R. Sikoryak/Drawn & Quarterly
R. Sikoryak/Drawn & Quarterly

The 12 Most Interesting Comics Released in March

R. Sikoryak/Drawn & Quarterly
R. Sikoryak/Drawn & Quarterly

Each month, we round up the most interesting comics, graphic novels, webcomics, digital comics and comic-related Kickstarters that we recommend you check out.

1. Terms and Conditions

By R. Sikoryak
Drawn & Quarterly

It’s a safe bet that nearly every iTunes user has chosen not to read Apple’s epic Terms and Conditions before clicking the “Agree” button. In one of the oddest ideas ever put into comic form, R. Sikoryak has taken the actual text from that novel-length agreement and basically used it as “Lorem ipsum” to fill in the word balloons in an exploration of the visual language of comic books. Like an impressionist comedian, he mimics the style of many of the greats of comic book history like Frank Miller, Will Eisner, Kate Beaton, Osamu Tezuka, Mike Mignola, Raina Telgemeier, Rob Liefeld, Charles Schulz, and more. In each style, he draws Steve Jobs monologuing the text as he walks through scenes that pay homage that artist’s most famous comics.

Originally published online in black and white, Sikoryak has updated the comic every time Apple rolls out a new version of their terms, adding pages to accommodate the extra length. This is its first appearance collected in print and in color.

2. California Dreamin’: Cass Elliot Before The Mamas & the Papas

By Penelope Bagieu
First Second

Penelope Bagieu is one of France’s most popular cartoonists but is still a relative unknown to U.S. audiences, this being just her second book to be published in the States. Its subject is a very American story about one of the most renowned pop singers of the 1960s and her unlikely rise to fame, defying expectations of body image and even the desires of her own bandmates.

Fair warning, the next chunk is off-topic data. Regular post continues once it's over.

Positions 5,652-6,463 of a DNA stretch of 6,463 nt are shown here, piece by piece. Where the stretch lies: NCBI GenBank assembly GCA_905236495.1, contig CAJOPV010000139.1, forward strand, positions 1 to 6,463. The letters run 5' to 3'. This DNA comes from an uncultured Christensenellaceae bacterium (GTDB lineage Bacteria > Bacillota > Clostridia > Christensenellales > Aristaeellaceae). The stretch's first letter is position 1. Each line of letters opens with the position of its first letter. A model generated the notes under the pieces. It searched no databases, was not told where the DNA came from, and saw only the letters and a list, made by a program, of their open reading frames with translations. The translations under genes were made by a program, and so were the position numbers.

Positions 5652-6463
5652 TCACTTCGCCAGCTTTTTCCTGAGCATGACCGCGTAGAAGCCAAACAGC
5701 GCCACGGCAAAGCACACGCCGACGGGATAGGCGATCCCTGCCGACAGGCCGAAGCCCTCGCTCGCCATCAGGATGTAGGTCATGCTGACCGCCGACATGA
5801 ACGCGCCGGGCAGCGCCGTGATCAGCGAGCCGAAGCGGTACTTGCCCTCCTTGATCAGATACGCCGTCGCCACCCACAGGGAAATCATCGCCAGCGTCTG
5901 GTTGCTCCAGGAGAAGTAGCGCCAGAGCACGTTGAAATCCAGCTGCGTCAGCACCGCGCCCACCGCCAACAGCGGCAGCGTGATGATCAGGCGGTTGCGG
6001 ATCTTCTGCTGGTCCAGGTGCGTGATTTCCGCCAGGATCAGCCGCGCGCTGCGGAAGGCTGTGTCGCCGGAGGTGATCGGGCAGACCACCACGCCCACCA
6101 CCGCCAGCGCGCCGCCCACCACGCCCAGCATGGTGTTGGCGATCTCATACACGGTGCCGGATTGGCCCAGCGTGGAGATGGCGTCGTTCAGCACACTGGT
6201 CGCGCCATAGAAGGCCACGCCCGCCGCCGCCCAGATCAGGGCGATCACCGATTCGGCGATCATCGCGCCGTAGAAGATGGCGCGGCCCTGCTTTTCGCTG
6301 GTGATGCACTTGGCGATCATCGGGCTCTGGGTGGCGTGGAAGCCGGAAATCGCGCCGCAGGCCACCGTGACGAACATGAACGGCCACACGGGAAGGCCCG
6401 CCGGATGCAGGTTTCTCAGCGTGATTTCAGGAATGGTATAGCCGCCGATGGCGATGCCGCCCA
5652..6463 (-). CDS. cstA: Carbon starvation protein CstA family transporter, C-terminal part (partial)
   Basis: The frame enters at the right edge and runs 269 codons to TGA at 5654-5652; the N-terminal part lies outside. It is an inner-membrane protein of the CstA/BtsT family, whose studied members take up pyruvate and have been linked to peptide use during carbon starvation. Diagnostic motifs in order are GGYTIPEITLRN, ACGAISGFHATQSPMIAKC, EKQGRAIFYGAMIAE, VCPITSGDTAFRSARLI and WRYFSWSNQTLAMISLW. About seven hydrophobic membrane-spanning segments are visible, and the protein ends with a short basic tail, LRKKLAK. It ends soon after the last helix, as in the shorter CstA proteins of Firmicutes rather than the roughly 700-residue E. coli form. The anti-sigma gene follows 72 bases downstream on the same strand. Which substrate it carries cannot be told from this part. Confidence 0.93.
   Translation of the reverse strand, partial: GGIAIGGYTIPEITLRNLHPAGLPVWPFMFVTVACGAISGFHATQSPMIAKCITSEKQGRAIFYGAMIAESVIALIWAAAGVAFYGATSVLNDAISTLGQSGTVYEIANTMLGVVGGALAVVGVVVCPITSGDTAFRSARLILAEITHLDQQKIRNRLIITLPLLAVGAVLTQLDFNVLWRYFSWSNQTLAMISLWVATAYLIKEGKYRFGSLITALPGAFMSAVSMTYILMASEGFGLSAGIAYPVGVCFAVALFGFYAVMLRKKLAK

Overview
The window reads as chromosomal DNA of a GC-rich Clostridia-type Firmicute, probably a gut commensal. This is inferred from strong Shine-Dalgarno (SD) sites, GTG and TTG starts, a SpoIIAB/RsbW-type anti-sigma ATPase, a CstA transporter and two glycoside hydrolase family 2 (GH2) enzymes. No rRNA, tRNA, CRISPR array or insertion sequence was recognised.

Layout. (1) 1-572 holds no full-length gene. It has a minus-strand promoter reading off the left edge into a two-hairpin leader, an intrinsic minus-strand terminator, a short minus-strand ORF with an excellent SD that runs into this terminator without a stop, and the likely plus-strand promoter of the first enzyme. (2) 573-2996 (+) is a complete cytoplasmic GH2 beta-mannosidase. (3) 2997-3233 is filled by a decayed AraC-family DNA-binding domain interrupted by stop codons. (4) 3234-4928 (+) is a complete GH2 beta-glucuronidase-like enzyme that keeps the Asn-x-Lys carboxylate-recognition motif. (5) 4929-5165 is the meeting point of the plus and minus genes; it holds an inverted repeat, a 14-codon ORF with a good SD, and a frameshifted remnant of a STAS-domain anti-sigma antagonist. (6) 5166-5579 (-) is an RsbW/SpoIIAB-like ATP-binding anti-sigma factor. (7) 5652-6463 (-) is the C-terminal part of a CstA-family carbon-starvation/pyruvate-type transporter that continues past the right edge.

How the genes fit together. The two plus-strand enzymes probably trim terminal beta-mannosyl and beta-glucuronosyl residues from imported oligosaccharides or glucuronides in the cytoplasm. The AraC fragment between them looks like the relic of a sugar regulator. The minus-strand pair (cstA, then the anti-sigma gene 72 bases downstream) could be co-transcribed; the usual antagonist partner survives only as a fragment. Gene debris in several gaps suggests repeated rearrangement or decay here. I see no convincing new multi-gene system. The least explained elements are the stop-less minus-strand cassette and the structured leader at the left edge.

The book tells the story of The Mamas & the Papas’ Cass Elliot, from her childhood in Baltimore to the formation of the quartet that would write the hit song “California Dreamin’.” Bagieu draws the entire book in pencil with no ink or color, which reveals the lyrical energy of her line work. Her depiction of the larger-than-life Elliot is all loose, expressive curves and wonderfully reactive facial expressions showing her to be a magnetic and exciting heroine worthy of her own story.

3. Nightlights

By Lorena Alvarez
Nobrow Press

The most drop-dead gorgeous graphic novel of the year thus far, Lorena Alvarez's Nightlights looks like a children’s book on the surface, but parents should be aware that it takes some dark turns and doesn’t exactly spell out everything that happens in the story in order for younger readers to follow.

A young girl named Sandy, who attends Catholic school and loves to draw, meets a mysterious new girl on the playground named Morfie who no one else seems to be able to see. Morfie likes Sandy’s drawings and seems to want to harness her talent to use for her own purposes. Each page is a visual feast, inspired by classic Golden Books, Disney films, and the colorful aesthetic of Alvarez’s native Colombian culture. Nobrow Press is known not just for their refined taste in choosing new cartooning talent but also for the high quality of their publication design and this is a simply gorgeous book that you’ll want to have on your shelf.

4. The Short Con

By Pete Toms and Aleks Sennwald
Study Group Comics